When researching a place to live, a big part of gaging if that certain location is a good fit is to look at the air quality that impacts it. Some people can handle the smog filled atmosphere of a metropolis such as Los Angeles, others cannot. Usually, looking at the average air indexes of cities can give you a good idea on if the place fits your personal needs or not. However, such is life, certain uncontrollable events can occur that will alter the normal meteorological/climate patterns of an area and disrupt what people are normally used to. When Mt. Saint Helens erupted, ash descended on cities on the total opposite side of Washington State, thus polluting the air and sending the normal pleasant days of May for a complete twist. When 9/11 occurred, the New York City air became filled with nasty toxins that have had devastating effects on thousands of people. Closer to my home, we are currently undergoing a pretty significant challenge to our usually healthy air.
Over the past few weeks, Missoula has turned from a gorgeous, colorful slice of paradise to a dark, smoke filled bowl. With wildfires raging in the Bitterroot area of western Montana and in the Idaho Panhandle, The Garden City has been the unlucky recipient of more smoke than any compulsive liar could ever manage to blow.
In normal times, the air in Missoula could rightfully be caught in bottles and sold for an expensive price to anyone in need of a “breath of fresh air.” The Missoula air is usually golden, a sweet reminder of why Montana is The Last Best Place and a selling point for all the California people who decide to pack up their belongings and head north to take up residence in our beautiful state. Whenever I would return to Missoula from travel to a bigger city, the major factor that would help me get over my post-vacation depression would be to step outside of the town’s mini airport and breathe in the clean, therapeutic Montana air. On my many return trips from Las Vegas, filling my lungs with the Zoo Town vapor immediately refreshed my body from several days of sun, smoke, pollutants, and other unsavory things. It was an immediate cure. Good thing I don’t have any Vegas trips planned for the next couple of weeks, I would hate to have that experience totally flipped around.
On the flight back home from Tennessee last week, the descent into Missoula was something else. Instead of mountains, valleys, and the beautiful colors that define a western Montana autumn, all I could see out of my window seat was grayish-brown smoke. Nothing became visible until about a minute before we landed. As we descended I looked at Jimmy and told him that I couldn’t believe people were living in this. After five days spent in the sticky, humid air of the south, I was ready for some reprieve. However, what I got when I stepped outside was 5X worse than what I had been exposed to over the better half of the past week. I walked through what seemed like plumes of smoke to my car as my nose was greeted with the somewhat welcoming smell of a campfire…only no hot dogs or marshmallows were present. This was not right.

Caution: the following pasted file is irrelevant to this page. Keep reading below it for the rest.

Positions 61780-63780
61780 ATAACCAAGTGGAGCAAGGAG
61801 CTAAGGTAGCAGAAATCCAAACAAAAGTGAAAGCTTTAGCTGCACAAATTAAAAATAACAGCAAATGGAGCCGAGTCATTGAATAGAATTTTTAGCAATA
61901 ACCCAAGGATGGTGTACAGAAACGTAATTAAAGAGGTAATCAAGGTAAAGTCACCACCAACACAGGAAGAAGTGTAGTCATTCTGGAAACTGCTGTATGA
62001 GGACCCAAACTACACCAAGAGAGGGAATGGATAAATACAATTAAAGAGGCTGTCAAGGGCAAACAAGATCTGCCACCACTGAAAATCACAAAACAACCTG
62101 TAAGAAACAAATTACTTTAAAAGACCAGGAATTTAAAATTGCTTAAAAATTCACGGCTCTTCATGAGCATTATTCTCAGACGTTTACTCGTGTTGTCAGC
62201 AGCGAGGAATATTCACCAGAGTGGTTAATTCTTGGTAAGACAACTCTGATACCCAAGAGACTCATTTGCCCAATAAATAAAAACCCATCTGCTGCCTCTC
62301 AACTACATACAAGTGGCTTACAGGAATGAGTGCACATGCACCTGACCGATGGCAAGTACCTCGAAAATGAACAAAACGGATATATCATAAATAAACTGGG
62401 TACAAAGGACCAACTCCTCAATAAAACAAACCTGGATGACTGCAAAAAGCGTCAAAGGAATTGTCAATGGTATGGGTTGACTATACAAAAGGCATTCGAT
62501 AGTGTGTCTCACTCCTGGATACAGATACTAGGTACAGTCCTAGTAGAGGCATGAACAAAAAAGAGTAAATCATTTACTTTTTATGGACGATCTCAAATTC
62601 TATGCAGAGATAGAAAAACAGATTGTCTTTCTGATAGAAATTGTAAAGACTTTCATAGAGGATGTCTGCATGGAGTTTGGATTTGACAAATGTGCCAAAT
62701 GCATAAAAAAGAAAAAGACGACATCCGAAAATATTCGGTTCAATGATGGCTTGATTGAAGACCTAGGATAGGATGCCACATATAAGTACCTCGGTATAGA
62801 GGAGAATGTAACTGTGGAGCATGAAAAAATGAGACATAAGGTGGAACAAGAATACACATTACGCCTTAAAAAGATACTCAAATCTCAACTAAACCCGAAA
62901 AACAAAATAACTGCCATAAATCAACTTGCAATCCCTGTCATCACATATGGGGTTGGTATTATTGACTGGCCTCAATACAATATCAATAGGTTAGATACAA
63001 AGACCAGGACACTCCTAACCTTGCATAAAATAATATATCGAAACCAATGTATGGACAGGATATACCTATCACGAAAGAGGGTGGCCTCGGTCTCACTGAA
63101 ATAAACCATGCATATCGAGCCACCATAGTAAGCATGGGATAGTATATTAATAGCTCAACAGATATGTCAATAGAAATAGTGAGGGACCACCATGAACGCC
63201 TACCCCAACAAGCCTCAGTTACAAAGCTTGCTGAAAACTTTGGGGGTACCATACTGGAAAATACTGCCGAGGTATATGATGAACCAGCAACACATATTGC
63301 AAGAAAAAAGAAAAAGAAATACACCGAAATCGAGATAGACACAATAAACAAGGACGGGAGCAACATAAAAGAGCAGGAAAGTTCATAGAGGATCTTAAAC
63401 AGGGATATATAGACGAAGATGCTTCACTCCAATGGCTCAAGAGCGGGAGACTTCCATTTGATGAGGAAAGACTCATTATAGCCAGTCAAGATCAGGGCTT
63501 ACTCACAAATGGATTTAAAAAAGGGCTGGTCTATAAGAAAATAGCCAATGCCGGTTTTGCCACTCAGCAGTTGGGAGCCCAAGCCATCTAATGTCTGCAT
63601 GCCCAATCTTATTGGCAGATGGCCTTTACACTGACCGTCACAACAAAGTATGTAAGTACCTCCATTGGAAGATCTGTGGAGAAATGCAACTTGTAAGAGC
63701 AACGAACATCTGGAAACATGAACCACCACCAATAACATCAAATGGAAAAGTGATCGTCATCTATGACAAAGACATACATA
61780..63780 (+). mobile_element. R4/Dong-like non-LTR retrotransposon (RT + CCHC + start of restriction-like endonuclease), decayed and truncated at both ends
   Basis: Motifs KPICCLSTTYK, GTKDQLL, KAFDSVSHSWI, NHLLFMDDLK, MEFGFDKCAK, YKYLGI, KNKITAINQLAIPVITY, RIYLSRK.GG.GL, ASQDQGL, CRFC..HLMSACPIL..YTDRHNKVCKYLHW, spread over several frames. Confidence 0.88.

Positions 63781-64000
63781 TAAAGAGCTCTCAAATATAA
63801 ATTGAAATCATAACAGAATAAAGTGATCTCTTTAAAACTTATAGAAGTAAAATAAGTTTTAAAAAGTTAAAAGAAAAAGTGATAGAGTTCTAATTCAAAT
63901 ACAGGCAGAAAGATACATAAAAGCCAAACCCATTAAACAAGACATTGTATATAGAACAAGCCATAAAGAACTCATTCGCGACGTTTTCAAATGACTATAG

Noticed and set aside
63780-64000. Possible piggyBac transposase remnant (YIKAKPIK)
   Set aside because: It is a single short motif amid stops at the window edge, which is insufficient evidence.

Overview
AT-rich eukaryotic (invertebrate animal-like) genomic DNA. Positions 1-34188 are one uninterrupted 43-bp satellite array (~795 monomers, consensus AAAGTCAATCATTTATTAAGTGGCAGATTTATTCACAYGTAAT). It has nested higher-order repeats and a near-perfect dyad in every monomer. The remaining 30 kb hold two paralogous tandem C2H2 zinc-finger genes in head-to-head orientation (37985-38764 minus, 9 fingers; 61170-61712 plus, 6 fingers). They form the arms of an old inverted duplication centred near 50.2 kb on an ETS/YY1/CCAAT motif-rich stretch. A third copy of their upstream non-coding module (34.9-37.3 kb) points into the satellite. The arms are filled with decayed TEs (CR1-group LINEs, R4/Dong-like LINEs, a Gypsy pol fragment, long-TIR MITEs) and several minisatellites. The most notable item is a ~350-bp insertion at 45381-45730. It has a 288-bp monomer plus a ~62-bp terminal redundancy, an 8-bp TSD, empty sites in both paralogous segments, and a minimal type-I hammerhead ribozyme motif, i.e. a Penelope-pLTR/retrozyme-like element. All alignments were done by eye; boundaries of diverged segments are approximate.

The smoke has only gotten worse in Missoula. This past Friday, the school district canceled all of its after school football games. Even night competitions were called off. To get an idea of how bad it is, the homecoming football game for one of the local high schools here had to be moved to Ronan, a very small town sixty miles north of Missoula. We went on with our football game here at The University of Montana but from my vantage point in the press box, it was a pretty weird site to see Washington-Grizzly Stadium filled with a brown, hazy smoke for the whole game. People were wearing masks in the stands.
I feel for the people who have a low bodily tolerance for the smoke. Surely for them it has to be hell living in Missoula right now. As someone who can handle even the dirtiest of air, it is even tough for me to stomach this environment. It is a challenge to find the silver lining in something like this but if you look closely enough, you can always find a couple things. First, the sunsets have been pretty cool. The smoke has made the sun look bright red as it sets over the mountains. Secondly, it just really makes me appreciate even more the rich, healthy air we get majority of the time.
With the fires still raging, Missoula is likely to be under smoke for quite a while. Our saving grace? WIND! Right now, we need strong winds from the west to blow this smoke out of our valleys. Until then, it might be better for the health conscious and nature loving people of Missoula to spend more time inside. Eventually this will pass and we will have our clean air back. I know I won’t take it for granted again. Don’t Blink.